From new laws on reporting to tougher penalties for offenders, the UAE is engaged in a full-scale campaign to eradicate the scourge of child abuse and neglect. But as The National reported on Friday, the biggest obstacle remains educating children on what constitutes abuse, and how to report it when it occurs.
Data released by the Dubai Foundation for Women and Children, the first landmark study on the subject, found that verbal abuse is the most common form of abuse youngsters are subjected to (which is no different from most other countries). More troubling, however, when asked whether children would report abuse if they experienced it, just half said they would. Moreover, 71 per cent of those polled said they didn't know hotlines for victims even existed.
It's important to educate children to speak up when they face any type of abuse - physical, emotional or sexual. But reporting on child abuse cases is a shared responsibility for everyone in society. And on this front, we've all dropped the ball.
Dramatic cases of neglect have inspired action at the highest levels. This issue was addressed in the UAE child-protection draft law that was approved by the federal Cabinet in November. Wadeema's law was named after the eight-year-old Emirati girl who was allegedly tortured - along with her 7-year-old sister - for months. No one reported the abuse until Wadeema was found dead in the desert. The case came as a shock to the nation and drew attention to the lack of child protection systems to prevent such cases from happening. It also highlighted the importance of reporting cases of abuse.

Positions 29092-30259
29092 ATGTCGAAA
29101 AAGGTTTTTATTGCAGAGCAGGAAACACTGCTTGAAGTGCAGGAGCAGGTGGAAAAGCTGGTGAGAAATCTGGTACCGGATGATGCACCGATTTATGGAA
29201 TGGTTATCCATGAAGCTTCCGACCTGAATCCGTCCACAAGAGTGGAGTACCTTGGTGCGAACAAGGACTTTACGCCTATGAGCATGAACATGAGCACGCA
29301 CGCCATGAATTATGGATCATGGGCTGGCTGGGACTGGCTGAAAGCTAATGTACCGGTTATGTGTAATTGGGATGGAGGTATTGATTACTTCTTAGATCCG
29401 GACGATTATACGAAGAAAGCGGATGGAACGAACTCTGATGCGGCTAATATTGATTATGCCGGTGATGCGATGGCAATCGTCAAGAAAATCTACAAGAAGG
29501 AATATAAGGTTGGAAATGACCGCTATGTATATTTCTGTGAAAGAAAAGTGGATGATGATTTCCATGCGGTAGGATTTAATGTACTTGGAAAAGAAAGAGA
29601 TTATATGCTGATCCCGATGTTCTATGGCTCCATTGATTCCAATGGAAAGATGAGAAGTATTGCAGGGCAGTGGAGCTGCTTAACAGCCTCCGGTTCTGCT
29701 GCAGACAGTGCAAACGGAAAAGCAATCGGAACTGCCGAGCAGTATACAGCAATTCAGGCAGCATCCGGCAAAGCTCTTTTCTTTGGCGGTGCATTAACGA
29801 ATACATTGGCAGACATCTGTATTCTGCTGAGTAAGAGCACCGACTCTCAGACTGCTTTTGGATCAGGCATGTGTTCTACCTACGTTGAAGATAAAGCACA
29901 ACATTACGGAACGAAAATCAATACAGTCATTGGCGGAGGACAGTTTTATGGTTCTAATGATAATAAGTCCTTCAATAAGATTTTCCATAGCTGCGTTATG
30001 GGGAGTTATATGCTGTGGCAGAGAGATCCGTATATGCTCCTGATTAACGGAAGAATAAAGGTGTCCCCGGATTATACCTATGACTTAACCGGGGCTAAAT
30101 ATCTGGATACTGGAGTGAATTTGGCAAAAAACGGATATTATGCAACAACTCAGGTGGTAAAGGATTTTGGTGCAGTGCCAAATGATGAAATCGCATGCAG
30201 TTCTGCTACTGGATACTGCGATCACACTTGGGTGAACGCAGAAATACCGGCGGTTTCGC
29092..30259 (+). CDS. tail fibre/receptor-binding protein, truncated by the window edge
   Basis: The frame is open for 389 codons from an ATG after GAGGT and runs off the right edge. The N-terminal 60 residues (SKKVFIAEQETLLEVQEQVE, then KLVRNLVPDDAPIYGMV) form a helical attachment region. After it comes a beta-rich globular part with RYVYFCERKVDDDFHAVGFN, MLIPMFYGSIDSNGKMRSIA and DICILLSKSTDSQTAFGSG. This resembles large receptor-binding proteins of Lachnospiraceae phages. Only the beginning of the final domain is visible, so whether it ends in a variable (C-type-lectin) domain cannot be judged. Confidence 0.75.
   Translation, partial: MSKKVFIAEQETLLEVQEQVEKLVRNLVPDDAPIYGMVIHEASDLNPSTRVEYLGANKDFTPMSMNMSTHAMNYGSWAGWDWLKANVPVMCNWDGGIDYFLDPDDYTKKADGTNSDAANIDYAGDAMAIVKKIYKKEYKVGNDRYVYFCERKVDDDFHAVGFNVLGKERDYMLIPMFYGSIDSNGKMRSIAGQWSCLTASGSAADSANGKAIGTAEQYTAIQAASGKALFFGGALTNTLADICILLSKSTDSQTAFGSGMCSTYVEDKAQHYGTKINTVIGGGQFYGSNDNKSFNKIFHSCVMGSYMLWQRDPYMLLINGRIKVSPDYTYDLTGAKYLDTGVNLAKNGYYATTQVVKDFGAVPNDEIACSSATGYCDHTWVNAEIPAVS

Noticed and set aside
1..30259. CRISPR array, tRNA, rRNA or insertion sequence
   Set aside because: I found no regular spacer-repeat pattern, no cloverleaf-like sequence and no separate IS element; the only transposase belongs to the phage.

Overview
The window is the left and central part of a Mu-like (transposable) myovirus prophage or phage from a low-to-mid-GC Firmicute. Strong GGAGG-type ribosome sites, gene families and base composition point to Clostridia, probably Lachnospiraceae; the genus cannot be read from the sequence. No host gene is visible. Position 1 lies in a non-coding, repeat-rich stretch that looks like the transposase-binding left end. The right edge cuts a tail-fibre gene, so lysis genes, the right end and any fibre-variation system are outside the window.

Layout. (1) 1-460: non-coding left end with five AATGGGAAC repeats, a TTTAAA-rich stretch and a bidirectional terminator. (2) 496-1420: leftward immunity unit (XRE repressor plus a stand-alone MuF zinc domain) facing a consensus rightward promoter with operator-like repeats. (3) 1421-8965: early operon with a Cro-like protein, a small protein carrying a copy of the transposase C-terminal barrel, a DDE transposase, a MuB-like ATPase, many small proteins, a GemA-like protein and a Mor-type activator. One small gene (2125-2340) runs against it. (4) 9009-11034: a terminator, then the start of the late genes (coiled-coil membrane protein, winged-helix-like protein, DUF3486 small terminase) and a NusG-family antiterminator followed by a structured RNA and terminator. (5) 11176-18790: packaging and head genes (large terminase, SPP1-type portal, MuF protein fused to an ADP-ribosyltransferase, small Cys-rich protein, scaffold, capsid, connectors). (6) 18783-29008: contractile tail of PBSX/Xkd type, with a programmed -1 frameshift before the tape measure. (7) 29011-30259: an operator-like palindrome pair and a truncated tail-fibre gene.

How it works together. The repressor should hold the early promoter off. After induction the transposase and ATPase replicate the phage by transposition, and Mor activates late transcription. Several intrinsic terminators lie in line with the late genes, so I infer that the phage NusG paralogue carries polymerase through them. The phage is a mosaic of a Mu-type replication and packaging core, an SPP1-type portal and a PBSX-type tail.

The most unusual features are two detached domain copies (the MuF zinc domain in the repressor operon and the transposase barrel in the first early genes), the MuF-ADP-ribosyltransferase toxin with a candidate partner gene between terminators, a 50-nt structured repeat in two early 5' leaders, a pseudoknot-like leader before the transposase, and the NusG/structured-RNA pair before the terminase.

The new law that awaits review by the FNC and final approval by the UAE president will allow social workers to intervene by visiting families regularly, offer services and even remove children from their homes in severe cases. Certainly this power would need to be used wisely, and sparingly; every effort must be made to keep families together.
The best way to do that is to gather as much data on the prevalence of abuse in our society. The Dubai women and children's foundation recorded detailed responses from nearly 3,000 students between 10 and 18 at government schools in Dubai. Other emirates should follow suit, studying attitudes and presenting the results.
Protecting children is a shared responsibility, one that starts with understanding the extent of the problem.